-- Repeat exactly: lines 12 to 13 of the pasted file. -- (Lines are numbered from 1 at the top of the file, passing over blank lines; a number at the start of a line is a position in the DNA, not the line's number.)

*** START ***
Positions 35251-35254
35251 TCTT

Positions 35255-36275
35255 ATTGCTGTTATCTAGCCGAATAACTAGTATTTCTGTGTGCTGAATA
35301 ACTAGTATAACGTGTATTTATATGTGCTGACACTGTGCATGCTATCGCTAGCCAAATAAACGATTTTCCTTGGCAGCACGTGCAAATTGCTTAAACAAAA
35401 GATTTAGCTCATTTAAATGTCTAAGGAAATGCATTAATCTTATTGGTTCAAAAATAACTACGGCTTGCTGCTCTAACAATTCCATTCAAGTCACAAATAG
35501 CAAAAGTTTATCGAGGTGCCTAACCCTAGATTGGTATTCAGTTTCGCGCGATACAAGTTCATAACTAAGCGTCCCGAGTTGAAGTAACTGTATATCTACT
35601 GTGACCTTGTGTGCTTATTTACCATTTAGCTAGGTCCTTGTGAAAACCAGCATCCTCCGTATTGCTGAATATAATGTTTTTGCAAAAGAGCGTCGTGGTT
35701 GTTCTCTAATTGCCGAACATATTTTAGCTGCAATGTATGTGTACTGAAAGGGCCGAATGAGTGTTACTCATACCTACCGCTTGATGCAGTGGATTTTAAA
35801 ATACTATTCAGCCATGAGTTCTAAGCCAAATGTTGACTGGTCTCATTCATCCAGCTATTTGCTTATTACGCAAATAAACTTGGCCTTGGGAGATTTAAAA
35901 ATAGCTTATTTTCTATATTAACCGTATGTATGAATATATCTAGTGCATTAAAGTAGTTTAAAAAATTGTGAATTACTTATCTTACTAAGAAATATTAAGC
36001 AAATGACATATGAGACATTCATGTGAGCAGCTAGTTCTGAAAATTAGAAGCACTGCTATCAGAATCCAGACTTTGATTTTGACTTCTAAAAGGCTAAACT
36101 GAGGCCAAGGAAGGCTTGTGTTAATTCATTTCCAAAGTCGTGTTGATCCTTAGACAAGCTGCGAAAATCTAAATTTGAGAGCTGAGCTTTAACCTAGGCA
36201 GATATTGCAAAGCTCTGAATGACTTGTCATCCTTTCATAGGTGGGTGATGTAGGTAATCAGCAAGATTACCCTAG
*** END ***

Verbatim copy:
36001 AAATGACATATGAGACATTCATGTGAGCAGCTAGTTCTGAAAATTAGAAGCACTGCTATCAGAATCCAGACTTTGATTTTGACTTCTAAAAGGCTAAACT
36101 GAGGCCAAGGAAGGCTTGTGTTAATTCATTTCCAAAGTCGTGTTGATCCTTAGACAAGCTGCGAAAATCTAAATTTGAGAGCTGAGCTTTAACCTAGGCA